The Bachelors, and Other Tales, Founded on American Incidents and Character

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J. and W. Sandford, 1836 - American fiction - 216 pages
 

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Page 173 - A thousand liveried angels lackey her, Driving far off each thing of sin and guilt, And in clear dream and solemn vision Tell her of things that no gross ear can hear ; Till oft converse with heavenly habitants Begin to cast a beam on the outward shape, The unpolluted temple of the mind, And turns it by degrees to the soul's essence, Till all be made immortal.
Page 170 - And Joseph said unto them, What deed is this that ye have done ? wot ye not that such a man as I can certainly divine?
Page 173 - So dear to Heaven is saintly chastity, That, when a soul is found sincerely so, A thousand liveried angels lackey her, Driving far off each thing of sin and guilt, And in clear dream, and solemn vision, Tell her of things that no gross ear can hear...
Page 1 - Some unmark'd fibre, or some varying vein. Shall only man be taken in the gross ? Grant but as many sorts of mind as moss.
Page 206 - And now, philanthropy ! thy rays divine Dart round the globe, from Zembla to the line ; O'er each dark prison plays the cheering light, Like northern lustres o'er the vault of night; From realm to realm, with cross or crescent Crown' d, Where'er mankind and misery are found, O'er burning sands, deep waves, or wilds of snow, Thy Howard journeying seeks the house of woe.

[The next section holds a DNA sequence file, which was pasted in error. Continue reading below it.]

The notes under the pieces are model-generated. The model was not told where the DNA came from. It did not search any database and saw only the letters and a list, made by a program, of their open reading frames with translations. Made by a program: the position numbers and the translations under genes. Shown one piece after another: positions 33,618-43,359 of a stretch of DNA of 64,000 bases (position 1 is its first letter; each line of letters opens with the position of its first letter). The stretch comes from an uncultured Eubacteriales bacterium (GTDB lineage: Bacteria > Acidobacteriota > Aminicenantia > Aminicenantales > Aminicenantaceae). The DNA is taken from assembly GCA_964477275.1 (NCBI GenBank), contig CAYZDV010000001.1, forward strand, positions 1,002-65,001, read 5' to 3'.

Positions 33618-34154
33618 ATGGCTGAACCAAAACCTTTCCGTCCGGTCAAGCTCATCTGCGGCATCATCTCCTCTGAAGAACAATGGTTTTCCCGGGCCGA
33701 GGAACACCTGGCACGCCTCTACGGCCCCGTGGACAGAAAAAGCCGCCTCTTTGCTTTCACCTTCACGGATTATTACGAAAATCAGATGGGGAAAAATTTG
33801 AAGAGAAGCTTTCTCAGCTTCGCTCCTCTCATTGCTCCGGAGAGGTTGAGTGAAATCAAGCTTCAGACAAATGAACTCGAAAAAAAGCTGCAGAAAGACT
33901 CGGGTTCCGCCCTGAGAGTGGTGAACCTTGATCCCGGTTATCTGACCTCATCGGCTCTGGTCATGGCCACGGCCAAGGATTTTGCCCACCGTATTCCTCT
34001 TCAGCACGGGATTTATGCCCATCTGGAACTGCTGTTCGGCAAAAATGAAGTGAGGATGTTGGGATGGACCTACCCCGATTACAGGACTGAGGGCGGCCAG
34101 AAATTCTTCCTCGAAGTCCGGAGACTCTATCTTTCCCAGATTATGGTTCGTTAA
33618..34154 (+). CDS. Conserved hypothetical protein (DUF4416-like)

Page 28 - Millions of spiritual creatures walk the earth Unseen, both when we wake, and when we sleep : All these with ceaseless praise his works behold Both day and night. How often from the steep Of echoing hill or thicket have we heard Celestial voices to the midnight air, Sole, or responsive each to...
Page 201 - But clear and artless, pouring through the plain Health to the sick, and solace to the swain. Whose causeway parts the vale with shady rows? Whose seats the weary traveller repose ? Who taught that Heav'n-directed spire to rise? " The Man of Ross," each lisping babe replies. Behold the market-place with poor o'erspread ! The Man of Ross...
Page 28 - ... when we wake, and when we sleep : All these with ceaseless praise his works behold Both day and night. How often from the steep Of echoing hill or thicket have we heard Celestial voices to the midnight air, Sole, or responsive each to other's note, Singing their great Creator! oft in bands While they keep watch, or nightly rounding walk, With heavenly touch of instrumental sounds, In full harmonic number join'd, their songs Divide the night, and lift our thoughts to heaven.
Page 207 - To caves bestrew'd with many a mouldering bone, And cells, whose echoes only learn to groan ; Where no kind bars a whispering friend disclose, No sunbeam enters, and no zephyr blows ; HE treads, inemulous of fame or wealth, Profuse of toil, and prodigal of health; With soft assuasive eloquence expands Power's rigid heart, and opes his clenching hands ; Leads stern-eyed Justice to the dark. domains, If not to sever, to relax the chains ; Or guides awakcn'd Mercy through the gloom, And shows the prison,...
Page 165 - Ye guardian spirits, to whom man is dear, From these foul demons shield the midnight gloom : Angels of fancy and of love, be near, And o'er the blank of sleep diffuse a bloom: Evoke the sacred shades of Greece and Rome, And let them virtue with a look impart : But chief, awhile, O ! lend us from the tomb Those long-lost friends for whom in love we smart, And fill with pious awe and joy-mixt woe the heart.

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